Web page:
Even that is largely irrelevant: the plot follows members of a Resistance movement trying to overthrow the system entirely. I just tried to come up with the most plausible way of putting La Résistance in America and turning America into a dystopia bad enough that we can cheer for the criminals. I also plan on turning this into a bit of a Deconstructor Fleet.

Character backstories are still being written, but here's what I've got:

Ryan: Was 24 and serving in the military when the war started. Ended up deserting when he realized that the government had become as extreme as either of the two opposing militias. He's been making his living as an arms dealer ever since then. Due to the fact that the government officially thinks he's dead and unoficially is trying very hard to make him that way, he can't get a regular job. He keeps up the arms dealer job after joining the resistance, but modifies his policies a bit.

Jason: Grew up with Nicole (little sister) in New York and was 11 when the war started. He watched as his parents were executed by the government for sympathizing with the liberal set of extremists (i.e. they were doctors who unknowingly treated one of the liberal command) and he was left to take care of Nicole. They had to go on the run, and their experiences eventually led them to join up with the Resistance in its formative years. Jason's tactical skill and care for the lives of his men allowed him to rocket to a position of command, and he was assigned to DC 6 years before the events of the plot. For obvious reasons, he hates the government's attitude that national security has to trump individual liberty, although he does attempt to make the distinction between those who support the government simply because they're either apathetic or dislike the extremists even more and those who are in full agreement with the government's ideology. This is also the source of his flat refusal to participate in or initiate any operation with a high probability of causing civilian casualties (e.g. anything involving bombs.) His day job is working at the bakery that is both a front for the DC branch and the main source of their funding.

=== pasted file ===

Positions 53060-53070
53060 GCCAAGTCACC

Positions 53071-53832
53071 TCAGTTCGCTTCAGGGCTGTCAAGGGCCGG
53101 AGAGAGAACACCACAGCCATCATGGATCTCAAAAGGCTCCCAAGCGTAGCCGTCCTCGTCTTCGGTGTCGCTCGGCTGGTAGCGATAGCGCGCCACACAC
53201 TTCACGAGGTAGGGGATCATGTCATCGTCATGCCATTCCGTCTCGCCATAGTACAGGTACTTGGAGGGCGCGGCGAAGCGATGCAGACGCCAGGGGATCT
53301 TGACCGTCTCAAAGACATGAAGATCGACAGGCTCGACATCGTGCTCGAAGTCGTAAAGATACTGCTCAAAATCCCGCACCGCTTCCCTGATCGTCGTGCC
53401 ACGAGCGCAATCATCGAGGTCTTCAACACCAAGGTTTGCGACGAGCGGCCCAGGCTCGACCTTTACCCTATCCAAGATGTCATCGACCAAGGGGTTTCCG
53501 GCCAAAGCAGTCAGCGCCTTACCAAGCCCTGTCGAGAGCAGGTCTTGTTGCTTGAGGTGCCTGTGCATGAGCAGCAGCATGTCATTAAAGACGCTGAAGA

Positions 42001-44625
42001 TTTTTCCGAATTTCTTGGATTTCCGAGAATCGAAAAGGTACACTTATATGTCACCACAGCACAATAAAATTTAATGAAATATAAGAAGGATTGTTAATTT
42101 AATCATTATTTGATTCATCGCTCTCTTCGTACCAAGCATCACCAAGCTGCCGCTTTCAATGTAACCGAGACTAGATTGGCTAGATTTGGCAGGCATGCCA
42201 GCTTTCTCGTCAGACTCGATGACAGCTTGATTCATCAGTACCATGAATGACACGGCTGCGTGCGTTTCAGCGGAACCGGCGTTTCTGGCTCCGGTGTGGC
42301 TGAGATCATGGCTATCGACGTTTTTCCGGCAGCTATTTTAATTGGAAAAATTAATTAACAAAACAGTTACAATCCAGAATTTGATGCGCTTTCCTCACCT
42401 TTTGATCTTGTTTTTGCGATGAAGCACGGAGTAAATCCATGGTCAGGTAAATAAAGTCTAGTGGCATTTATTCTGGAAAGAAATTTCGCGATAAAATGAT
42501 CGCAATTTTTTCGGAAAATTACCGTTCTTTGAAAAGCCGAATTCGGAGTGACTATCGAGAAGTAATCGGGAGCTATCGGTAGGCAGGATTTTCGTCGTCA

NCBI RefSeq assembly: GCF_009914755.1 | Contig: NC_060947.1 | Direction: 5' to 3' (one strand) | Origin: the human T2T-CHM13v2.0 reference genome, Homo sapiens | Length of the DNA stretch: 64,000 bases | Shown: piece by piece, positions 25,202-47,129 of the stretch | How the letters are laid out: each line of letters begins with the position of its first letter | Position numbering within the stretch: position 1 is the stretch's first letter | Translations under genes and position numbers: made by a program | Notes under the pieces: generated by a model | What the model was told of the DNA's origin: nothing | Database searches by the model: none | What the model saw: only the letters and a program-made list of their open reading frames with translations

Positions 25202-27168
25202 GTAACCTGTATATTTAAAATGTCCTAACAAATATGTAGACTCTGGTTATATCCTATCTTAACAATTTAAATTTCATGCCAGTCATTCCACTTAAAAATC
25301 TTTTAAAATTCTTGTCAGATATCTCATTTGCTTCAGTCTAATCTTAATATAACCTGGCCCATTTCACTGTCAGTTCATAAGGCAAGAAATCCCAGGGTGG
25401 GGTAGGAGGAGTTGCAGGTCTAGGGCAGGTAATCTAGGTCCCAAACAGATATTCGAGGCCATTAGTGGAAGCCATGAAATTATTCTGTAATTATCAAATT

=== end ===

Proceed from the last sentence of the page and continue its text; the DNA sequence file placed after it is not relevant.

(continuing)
Nicole: Unquestioningly loyal to Jason due to their childhood. Is still a bit too immature and clouded by anger to make the same distinctions between Lawful Neutral and Lawful Evil that Jason does. Despite this, she's extremely warm towards her teammates. Her day job is working at the bakery.

Janice: Her parents are very much alive, and she has always had a good relationship with them - dressing like she raided Lisbeth Salander's and Joan Jett's wardrobes is a pure fashion choice. Her family is fairly well off. She was largely unaffected by the war on account of being away from the fighting (boarding school). Graduated medical school and joined up with the Resistance 4 years before the events of the plot. Her computer skill comes from her own interest in the subject driving her to learn more about it. She works in a hospital when she isn't finding creative ways to access top secret files or making sure that everyone's communication works properly. Her salary covers a large percentage of the funding the DC, Maryland, and Virginia branches. Janice has a tendency to be attracted to considerably older men, which Bill needles her about at every opportunity.